Gray Days and Gold, May 2023
Hello, friends. Gray Days and Gold is back with another hour of the most interesting, tuneful, genre-defying, contemporary artists that might be sailing under your radar. No ads, no login or subscription required…just press play and enjoy.
You can listen to this episode via the embedded player just below in this post—if you don’t see it, try turning off your ad-blocker then reloading the page—or on the Mixcloud website, via the Mixcloud mobile app, on your Sonos system, etc.
There’s also a more barebones iteration of this episode’s playlist (minus my commentary) on Spotify and Apple Music.
If you like what you hear, please support the artists. You’ll find buy links to the tracks in the bulleted list below.
Gray Days and Gold, May 2023
- Alex Pester, “Dear Friend” (2023) • BUY
- L CON, “Ordinary Girl” (2023) • BUY
- Michael R. Oldham, “A Young Couple Watches Fireworks” (2023) • BUY
- KNOWER, “I’m the President” (2023) • BUY
- Mottron, “Go to Bed” (2023) • BUY
- Jesse Chandler, “Walnut Tree” (2003) • BUY
- Modern Cosmology, “Trauma Release Makes Free” (2023) • BUY
- Cabane, “Today” (2023) • BUY
- Luke Saxton, “Long Winter Magpie (So Tired)” (2023) • BUY
- Farmer, “Water” (2023) • BUY
- Michael R. Oldham, “Man from the City” (2023) • BUY
- Ice Cream Cathedral, “Levels” (2023) • BUY
- I’mdifficult, “Moonlight” (2023) • BUY
- Pneumatic Tubes, “Petit Bleu I” (2023) • BUY
- Mirna Bogdanović, “Moving On” (2023) • BUY
The 3 Clubmen interviews
To celebrate the forthcoming 3 Clubmen release (the advance single “Aviatrix” featured in last month’s episode), Mark Fisher’s What Do You Call That Noise? The XTC Podcast interviewed all three members in turn. A few of my favorites moments:
- Andy Partridge explaining that the sing-song chorus of traditional plantation song “Short’nin’ Bread” is so foundationally embedded in his musical DNA from childhood that it manifests in both “Meccanic Dancing (Oh We Go!)” and “Aviatrix.”
- Andy and I are on the same page: “Every generation has got fantastic music. Well, about five percent of it is fantastic—the other ninety-five percent is just padding. But you find that in all art forms. Ninety-five percent of books are padding. Ninety-five percent of popular music is padding. Ninety-five percent of opera is padding. Ninety-five percent of sculpture is padding. You know, five percent of it will be really wonderful, real genius stuff, real high quality this-is-gonna-last-forever.”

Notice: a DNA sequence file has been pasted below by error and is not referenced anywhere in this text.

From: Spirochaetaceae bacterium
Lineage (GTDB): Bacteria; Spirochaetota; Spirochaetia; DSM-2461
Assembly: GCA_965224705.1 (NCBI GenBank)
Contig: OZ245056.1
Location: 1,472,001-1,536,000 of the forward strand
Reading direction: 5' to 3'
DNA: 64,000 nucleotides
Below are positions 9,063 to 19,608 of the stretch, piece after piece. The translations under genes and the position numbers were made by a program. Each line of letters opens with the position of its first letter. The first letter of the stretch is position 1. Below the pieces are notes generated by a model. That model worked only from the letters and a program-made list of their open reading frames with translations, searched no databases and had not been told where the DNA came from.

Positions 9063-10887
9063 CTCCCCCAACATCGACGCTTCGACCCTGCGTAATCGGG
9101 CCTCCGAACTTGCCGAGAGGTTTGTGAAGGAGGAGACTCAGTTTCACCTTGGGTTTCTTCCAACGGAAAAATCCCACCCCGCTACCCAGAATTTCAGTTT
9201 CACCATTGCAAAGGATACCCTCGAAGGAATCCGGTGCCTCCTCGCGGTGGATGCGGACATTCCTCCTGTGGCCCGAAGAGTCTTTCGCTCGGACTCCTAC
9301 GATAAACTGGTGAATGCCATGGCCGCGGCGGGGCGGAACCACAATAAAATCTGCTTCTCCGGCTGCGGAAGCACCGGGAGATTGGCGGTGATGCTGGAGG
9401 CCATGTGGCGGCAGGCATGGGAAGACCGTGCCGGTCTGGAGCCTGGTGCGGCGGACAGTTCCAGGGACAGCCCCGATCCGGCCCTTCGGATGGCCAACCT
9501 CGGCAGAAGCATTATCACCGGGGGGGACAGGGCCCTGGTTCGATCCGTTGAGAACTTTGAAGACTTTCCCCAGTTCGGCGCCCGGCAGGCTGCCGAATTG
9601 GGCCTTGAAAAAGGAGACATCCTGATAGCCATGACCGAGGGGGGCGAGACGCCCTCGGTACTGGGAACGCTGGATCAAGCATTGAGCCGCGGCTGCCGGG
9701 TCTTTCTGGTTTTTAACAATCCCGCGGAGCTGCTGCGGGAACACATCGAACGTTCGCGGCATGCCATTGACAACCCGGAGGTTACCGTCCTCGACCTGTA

- Jen’s observation, which is practically the Gray Days and Gold mission statement: “Maybe you don’t reach a million people. Maybe you reach five people. But if those five people are really like, ‘Wow, I get that,’ that is so much more meaningful to me. To me, that’s what it should be. That’s what you want. You want the thing that you could do as honestly as possible…somebody to hear it, to connect to that, and say ‘I totally relate to that.’”
Listen to all three here: Stu Rowe, Jen Olive, Andy Partridge
Cabane’s “Today” videos
As an antidote to the insular recording process of his new album, Thomas Van Cottom has taken his new song outdoors, releasing three al fresco videos with vocals provided (separately) by close collaborators Sam Genders, Kate Stables (This Is the Kit), and Emma Broughton (Blumi), each beautiful in its own way.
RIP Andy Rourke, bassist of The Smiths (1964–2023)
If you decide to pay tribute by picking up your bass and pounding out “Barbarism Begins at Home” (as I felt compelled to do), remember this pro tip: on most Smiths songs, all four strings are tuned up a full step: F#-B-E-A. Here’s the group in their prime from 1984.
The 97X Modern Rock 500 2023
If you’ve poked around this site or my Mixcloud profile, you’ll have seen a number of tributes to southwest Ohio’s pioneering modern rock radio station WOXY 97X, which existed from 1983–2010. In 1989 the station began an annual tradition of airing the Modern Rock 500—a multi-day countdown of the greatest songs in the canon, timed to coincide with the Indianapolis 500.
To commemorate the 40th anniversary of 97X launching its modern rock format, an army of former staffers have assembled a new Modern Rock 500, broadcast on local online station Inhailer Radio. For fans, it’s simply a once-in-a-lifetime listening experience. Featuring personalities from across the station’s entire history (many of whom who never crossed paths in real life, and haven’t been heard on the radio in decades), interspersed with vintage station IDs and commercials—and of course, a deep dive into the most influential tracks from the alternative end of the rock spectrum—it’s like having 97X back again for five glorious days, and it’s a gift that we get to revel in the shared experience.
As of this writing, it’s still possible to tune in to the live broadcasts—one 100-song ‘lap’ per day—for a few more days, through Friday, May 26 (9a–5p Eastern). The entire thing will re-air over Memorial Day weekend, and then become available as an on-demand archival stream at Inhailer’s website.
(I still remember the year that Pixies’ “Where Is My Mind?” displaced The Smiths’ “How Soon Is Now?” from the no. 1 spot after a long reign—which appalled me at the time because, apart from a handful of songs on Doolittle, I’ve really never given Pixies the time of day. In retrospect, the coup makes perfect sense because Pixies were unquestionably a greater influence on the rock of the ’90s. But anyone who’s regularly listened to my show shouldn’t be surprised that given the choice between Americans who yell over distorted guitars and Brits who croon glumly over rich tapestries of chiming Rickenbackers, I favor the latter every time.)
As always, thanks for listening. If you have questions, suggestions, etc. please feel free to contact me. And if you’d like to receive these posts via email, you can sign up here. Take care.